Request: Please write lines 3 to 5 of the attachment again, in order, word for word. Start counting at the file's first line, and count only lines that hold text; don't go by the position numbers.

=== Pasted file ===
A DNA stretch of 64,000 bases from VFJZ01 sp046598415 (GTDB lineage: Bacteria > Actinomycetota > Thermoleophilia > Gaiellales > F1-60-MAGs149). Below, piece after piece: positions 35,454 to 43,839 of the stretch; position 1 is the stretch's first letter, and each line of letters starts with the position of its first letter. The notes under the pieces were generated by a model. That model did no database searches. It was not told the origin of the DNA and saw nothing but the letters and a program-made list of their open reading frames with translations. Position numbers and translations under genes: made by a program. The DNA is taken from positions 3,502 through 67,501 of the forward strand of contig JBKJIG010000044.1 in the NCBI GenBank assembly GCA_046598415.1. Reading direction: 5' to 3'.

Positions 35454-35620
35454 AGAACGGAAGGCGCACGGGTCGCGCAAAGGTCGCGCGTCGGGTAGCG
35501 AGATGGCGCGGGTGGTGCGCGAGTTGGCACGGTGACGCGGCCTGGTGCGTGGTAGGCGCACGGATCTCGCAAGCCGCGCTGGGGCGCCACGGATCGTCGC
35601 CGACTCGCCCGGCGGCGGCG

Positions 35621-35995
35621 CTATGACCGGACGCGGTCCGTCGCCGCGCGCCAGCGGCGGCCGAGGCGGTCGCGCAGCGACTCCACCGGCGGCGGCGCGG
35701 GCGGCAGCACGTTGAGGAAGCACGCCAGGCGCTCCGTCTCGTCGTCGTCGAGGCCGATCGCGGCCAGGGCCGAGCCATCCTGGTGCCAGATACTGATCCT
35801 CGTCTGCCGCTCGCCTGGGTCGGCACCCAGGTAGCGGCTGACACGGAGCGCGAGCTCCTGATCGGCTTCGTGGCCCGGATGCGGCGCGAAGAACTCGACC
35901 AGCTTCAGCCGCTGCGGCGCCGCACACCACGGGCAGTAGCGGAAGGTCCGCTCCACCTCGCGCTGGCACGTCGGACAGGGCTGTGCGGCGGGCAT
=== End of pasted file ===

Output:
35454 AGAACGGAAGGCGCACGGGTCGCGCAAAGGTCGCGCGTCGGGTAGCG
35501 AGATGGCGCGGGTGGTGCGCGAGTTGGCACGGTGACGCGGCCTGGTGCGTGGTAGGCGCACGGATCTCGCAAGCCGCGCTGGGGCGCCACGGATCGTCGC
35601 CGACTCGCCCGGCGGCGGCG